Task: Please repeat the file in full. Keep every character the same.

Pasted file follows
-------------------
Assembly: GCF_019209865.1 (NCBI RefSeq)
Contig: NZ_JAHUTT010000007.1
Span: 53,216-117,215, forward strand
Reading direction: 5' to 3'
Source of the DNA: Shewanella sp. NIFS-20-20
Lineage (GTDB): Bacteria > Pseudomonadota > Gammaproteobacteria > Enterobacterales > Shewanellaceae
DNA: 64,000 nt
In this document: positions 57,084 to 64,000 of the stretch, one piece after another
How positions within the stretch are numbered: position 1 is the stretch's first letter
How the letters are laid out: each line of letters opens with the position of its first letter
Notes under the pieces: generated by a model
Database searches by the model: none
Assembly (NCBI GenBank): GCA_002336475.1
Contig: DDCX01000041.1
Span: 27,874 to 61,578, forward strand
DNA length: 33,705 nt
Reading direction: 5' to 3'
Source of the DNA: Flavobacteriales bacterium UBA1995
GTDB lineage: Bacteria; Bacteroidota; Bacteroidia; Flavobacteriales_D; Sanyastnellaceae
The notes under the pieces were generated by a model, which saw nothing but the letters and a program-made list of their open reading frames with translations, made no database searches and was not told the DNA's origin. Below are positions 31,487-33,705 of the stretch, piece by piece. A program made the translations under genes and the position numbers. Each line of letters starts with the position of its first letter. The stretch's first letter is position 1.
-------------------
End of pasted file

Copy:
Assembly: GCF_019209865.1 (NCBI RefSeq)
Contig: NZ_JAHUTT010000007.1
Span: 53,216-117,215, forward strand
Reading direction: 5' to 3'
Source of the DNA: Shewanella sp. NIFS-20-20
Lineage (GTDB): Bacteria > Pseudomonadota > Gammaproteobacteria > Enterobacterales > Shewanellaceae
DNA: 64,000 nt
In this document: positions 57,084 to 64,000 of the stretch, one piece after another
How positions within the stretch are numbered: position 1 is the stretch's first letter
How the letters are laid out: each line of letters opens with the position of its first letter
Notes under the pieces: generated by a model
Database searches by the model: none
Assembly (NCBI GenBank): GCA_002336475.1
Contig: DDCX01000041.1
Span: 27,874 to 61,578, forward strand
DNA length: 33,705 nt
Reading direction: 5' to 3'
Source of the DNA: Flavobacteriales bacterium UBA1995
GTDB lineage: Bacteria; Bacteroidota; Bacteroidia; Flavobacteriales_D; Sanyastnellaceae
The notes under the pieces were generated by a model, which saw nothing but the letters and a program-made list of their open reading frames with translations, made no database searches and was not told the DNA's origin. Below are positions 31,487-33,705 of the stretch, piece by piece. A program made the translations under genes and the position numbers. Each line of letters starts with the position of its first letter. The stretch's first letter is position 1.